After this initial phase, you’ll have to design a training program, and begin to warm up before your training session.
I start my grip warm ups by submerging my hands in very hot water for 3-5 minutes. The next step is rotating the wrists 10-15 times both ways. I follow this by goose necking (flexing the forearms) as hard as possible 2-3 times holding it for 5-10 seconds. The last step is bending the fingers backwards towards the forearm trying to stretch the natatory ligaments. Hold this for 5-10 seconds 3 times.
Although there isn’t a consensus on how to train crushing grip, most certified Captains of Crush are advocates of a low rep, low set approach. An example of this would look like the following:
Warm up
– Several sets of 2-3 reps with a gripper that you can close without too much effort.
– Three working sets of 2-3 reps with a gripper that you can barely close.
– Cool down with a squash ball or stress relief ball.
This sounds simplistic, but the best in the grip game advocate this type of training program. Of course, your hand will get sore, but your body should adapt.
Next week I’ll talk about some variations that can be utilized with the CoC that will increase your crushing grip strength, and also assist in building your supporting grip strength.


  1. The best hand training I’ve ever tried is Pavel Tsatsouline’s Kettlebell Simple & Sinister program, from his book of the same name. 10×10 one-hand swings and 5×1 turkish get-ups. The swings are tough due to holding onto a heavy bell as you move ballistically. With the get-up, the challenge is holding the bell statically as your body moves through a large range of motion.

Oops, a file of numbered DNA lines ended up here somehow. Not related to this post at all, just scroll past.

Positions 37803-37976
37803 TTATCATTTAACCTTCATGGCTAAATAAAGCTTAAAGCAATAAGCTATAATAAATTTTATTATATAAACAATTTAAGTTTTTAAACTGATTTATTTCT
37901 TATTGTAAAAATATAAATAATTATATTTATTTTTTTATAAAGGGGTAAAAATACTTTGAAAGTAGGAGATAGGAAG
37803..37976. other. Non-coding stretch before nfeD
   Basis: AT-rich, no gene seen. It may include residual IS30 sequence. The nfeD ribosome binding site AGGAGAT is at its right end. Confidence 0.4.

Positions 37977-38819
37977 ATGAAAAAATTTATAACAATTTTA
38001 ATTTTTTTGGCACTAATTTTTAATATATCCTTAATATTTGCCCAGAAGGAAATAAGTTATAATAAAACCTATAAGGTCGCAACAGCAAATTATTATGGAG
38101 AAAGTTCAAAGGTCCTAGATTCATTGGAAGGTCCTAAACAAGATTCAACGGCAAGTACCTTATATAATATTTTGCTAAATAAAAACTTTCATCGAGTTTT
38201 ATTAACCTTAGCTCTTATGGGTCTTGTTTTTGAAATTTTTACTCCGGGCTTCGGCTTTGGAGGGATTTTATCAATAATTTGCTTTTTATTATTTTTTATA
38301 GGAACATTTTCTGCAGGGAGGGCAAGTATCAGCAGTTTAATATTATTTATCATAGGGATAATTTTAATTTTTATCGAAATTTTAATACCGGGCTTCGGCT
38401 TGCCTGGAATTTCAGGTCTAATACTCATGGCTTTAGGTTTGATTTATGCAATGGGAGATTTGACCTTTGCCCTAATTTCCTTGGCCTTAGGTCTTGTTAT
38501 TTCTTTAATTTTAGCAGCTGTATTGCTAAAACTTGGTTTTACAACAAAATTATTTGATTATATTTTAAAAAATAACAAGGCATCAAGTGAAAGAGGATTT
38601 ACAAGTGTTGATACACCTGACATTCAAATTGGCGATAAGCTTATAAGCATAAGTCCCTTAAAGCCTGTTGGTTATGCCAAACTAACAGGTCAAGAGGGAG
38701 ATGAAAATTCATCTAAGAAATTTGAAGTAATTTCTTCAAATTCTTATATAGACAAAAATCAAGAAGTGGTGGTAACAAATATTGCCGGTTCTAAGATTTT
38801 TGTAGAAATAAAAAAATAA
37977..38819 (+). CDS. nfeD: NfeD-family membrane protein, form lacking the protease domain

Both the swing and get-up are stellar grip builders as they activate the hips, glutes, midsection, and lats like few other movements while holding onto a bell with one hand. Working that much muscle mass with a weight in one hand does a number on the grip. Neither move is easy to master, but offers rewards for the patient.
    Good luck with your training!

    • Thanks. I’ll be talking about supporting grip in future columns, and the usefulness of kettlebell training.

  2. I second the CoC. After using a buddy’s CoCs for years, I changed jobs and haven’t bought my own. I was getting ok at the 2, but I had better start out at one of the lighter ones. Much lighter ones.

    • Boethius,
      Maybe you can answer this, as I’m no pistol expert, but there’s a few people online that talk about the advantage of gripping hand strength via CoC in regards to shooting accuracy and endurance. Would you say this is accurate? Of course, this is relative as you wouldn’t need to be able to close the #3 in order to shoot well.

      • Endurance for sure. Depends on the caliber of course, a 9mm isn’t going to have the same kick as something in a .45 or larger, but it does hammer away at you hand and wrist.
        And the pistol sizes vary. The smaller frames are easier to grasp but have more movement in them because they are lighter while the full-sized frames have more to grasp but less overall movement.
        Getting a good, solid grip is more of a matter of hand position than it is of raw strength.
        That said, a stronger grip will always help, but it won’t make a mediocre shooter suddenly an expert. That only comes from consistent and mindful practice.